Thursday, June 30, 2016

When the dust settles

Let’s talk about dust. As in, how much dust is socially acceptable? Or, how much dust is acceptable by health standards? Or, how much dust can you get away with and still feel … civilized?

I’m not talking allergies or asthma. I’m talking plain old dust tolerance. What’s okay in the world of dust levels? Like, does everyone have to blow on the tops of books they remove from their bookcases?

Way back in my First Third, I was in my first apartment with my first job, and I called my mother. “How did you manage to clean a house, hold a job, raise four kids? This is killing me, and I don’t have kids.”

“It’s easy,” she said. “Get a dust mop. Every morning, swish it around under the bed and around the floors. It will make your weekly vacuuming much easier.”
There were so many things in that conversation that just didn’t compute: Daily anything? What would be left to vacuum if you dusted daily? And who vacuums weekly; I was already moving from monthly to quarterly. I’m pretty sure my mother didn’t have to blow on the tops of books on her bookshelves. I know she complained about the dust bunnies that blew out of my sister’s and my room; we offered to lay towels under the door rather than vacuum.

When Sophie was little, our house was mostly clean. It was fun to clean with her, and I’d heard that you should start cleaning behavior when kids are little and think it’s fun rather than wait till they’re teenagers and whine. Sophie loved mopping floors. One day, she came to me and asked if she could mop using water. “Sure,” I said.

A little while later, Tim came downstairs and said, “Why is Sophie mopping the floor naked?” I had no idea.

“I’m mopping like Mommy. She gets hot and takes off her shirt. Then she gets hotter and takes off her pants.” Tim looked at me. “I mop in my underwear. I’m not naked,” I explained. But, I admit, I did teach Sophie that we clean the tub from the inside … naked. (Tim put a stop to that: “Do you know how much cleanser she’s using???”)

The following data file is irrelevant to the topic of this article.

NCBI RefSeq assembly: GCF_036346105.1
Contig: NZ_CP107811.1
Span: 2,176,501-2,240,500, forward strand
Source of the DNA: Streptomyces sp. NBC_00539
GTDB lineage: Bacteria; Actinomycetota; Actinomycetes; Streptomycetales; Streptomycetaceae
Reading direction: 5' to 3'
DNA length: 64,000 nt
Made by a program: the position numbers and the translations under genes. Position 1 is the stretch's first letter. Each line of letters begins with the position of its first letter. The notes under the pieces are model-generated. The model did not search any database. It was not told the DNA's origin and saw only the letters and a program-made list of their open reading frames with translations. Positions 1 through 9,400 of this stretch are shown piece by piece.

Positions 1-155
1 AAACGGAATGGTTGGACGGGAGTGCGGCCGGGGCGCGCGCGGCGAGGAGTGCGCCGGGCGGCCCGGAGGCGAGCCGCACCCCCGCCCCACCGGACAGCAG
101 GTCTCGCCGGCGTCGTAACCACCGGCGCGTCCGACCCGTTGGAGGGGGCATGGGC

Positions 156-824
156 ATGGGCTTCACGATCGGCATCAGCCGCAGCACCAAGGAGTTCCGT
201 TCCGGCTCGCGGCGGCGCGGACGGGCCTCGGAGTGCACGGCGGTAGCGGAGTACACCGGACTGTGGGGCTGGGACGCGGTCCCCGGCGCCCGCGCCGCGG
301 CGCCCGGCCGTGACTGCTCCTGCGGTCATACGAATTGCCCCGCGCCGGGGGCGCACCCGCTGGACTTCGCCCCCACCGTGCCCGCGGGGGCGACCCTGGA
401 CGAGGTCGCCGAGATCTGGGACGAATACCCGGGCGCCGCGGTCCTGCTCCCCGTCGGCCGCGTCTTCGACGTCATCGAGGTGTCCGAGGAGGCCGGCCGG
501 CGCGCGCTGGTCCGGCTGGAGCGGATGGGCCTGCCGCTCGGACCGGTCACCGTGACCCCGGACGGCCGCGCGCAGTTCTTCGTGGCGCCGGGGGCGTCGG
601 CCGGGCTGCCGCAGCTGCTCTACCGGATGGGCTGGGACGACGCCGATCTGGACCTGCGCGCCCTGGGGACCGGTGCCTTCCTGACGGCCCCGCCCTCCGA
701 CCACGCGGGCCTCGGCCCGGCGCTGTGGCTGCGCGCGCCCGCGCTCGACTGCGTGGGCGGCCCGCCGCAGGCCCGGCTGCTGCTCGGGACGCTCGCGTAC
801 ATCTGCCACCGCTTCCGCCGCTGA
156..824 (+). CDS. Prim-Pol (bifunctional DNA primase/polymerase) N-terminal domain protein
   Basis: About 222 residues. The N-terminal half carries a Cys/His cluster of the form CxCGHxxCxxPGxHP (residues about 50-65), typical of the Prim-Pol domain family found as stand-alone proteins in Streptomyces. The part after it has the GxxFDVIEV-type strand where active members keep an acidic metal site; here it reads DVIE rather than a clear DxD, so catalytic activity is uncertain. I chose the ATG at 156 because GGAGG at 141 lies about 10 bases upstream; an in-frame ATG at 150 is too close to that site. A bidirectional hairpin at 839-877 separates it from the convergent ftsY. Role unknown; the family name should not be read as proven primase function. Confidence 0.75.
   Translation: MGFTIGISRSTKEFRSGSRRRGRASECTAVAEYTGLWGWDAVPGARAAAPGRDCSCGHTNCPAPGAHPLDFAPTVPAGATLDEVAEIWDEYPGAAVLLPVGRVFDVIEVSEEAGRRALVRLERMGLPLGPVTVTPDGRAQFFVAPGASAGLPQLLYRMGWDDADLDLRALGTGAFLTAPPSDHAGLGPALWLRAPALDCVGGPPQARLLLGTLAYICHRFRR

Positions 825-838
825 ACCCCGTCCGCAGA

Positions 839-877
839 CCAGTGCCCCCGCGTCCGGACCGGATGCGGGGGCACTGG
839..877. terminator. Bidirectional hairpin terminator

I digress. I do not dust naked. In my Third Third, I’ve pretty much abandoned dusting entirely. I just can’t fathom how I once worked a regular job, raised a kid, managed a household, had fun, and still dusted. I polished the wood! Now, in my Third Third, I have knocked out half those things and there is no time ever to dust. (Well, I do the obvious shelf in the dining room whenever people come over.)
It’s not like I own tchotchkes; they were de-cluttered a long time ago. It’s just now, as we readied the house for the elusive carpet guys, we moved lamps, bookshelves, couches, chairs. The rungs of the chairs have dust! The lampshades have dust! The games on the game shelf have dust! The tops of paintings have dust!
Aiiieee! Is this acceptable???

I must admit, it is very satisfying to vacuum, dust, and polish all this stuff now. Once something becomes a Big Job, you can see the accomplishment. There are pleasurable psychological rewards. As opposed to mere maintenance, which is an abominable sinkhole of time yielding no visible satisfaction whatsoever because it’s “preventive.”

Before you say it, No, I do not want anyone professionally cleaning my house. It’s my nest and my responsibility. The only time I had someone clean for me was when I had two broken legs. I’m a little too anal retentive and controlling to let someone else move my shit around.

So now this is my question: when I put all this clean, dusted, polished stuff back; how long before I have to do it again? Do they call it spring cleaning because it’s an annual thing?

I just want to know: what are the dust rules?


  1. Never look at the top of the fridge.

  2. This comment has been removed by the author.

  3. I think the frequency of dusting is a very individual thing, so you just have to decide what your own comfort level is. I recommend Swiffer Dusters. They work really well, they are easy to use, and they make dusting more satisfying.

  4. So, if I were still trying to determine whether my dusting was in the ballpark of acceptable standards, I need to know how often other people do it. Some people are telling me never. How about never -- is never good for you?


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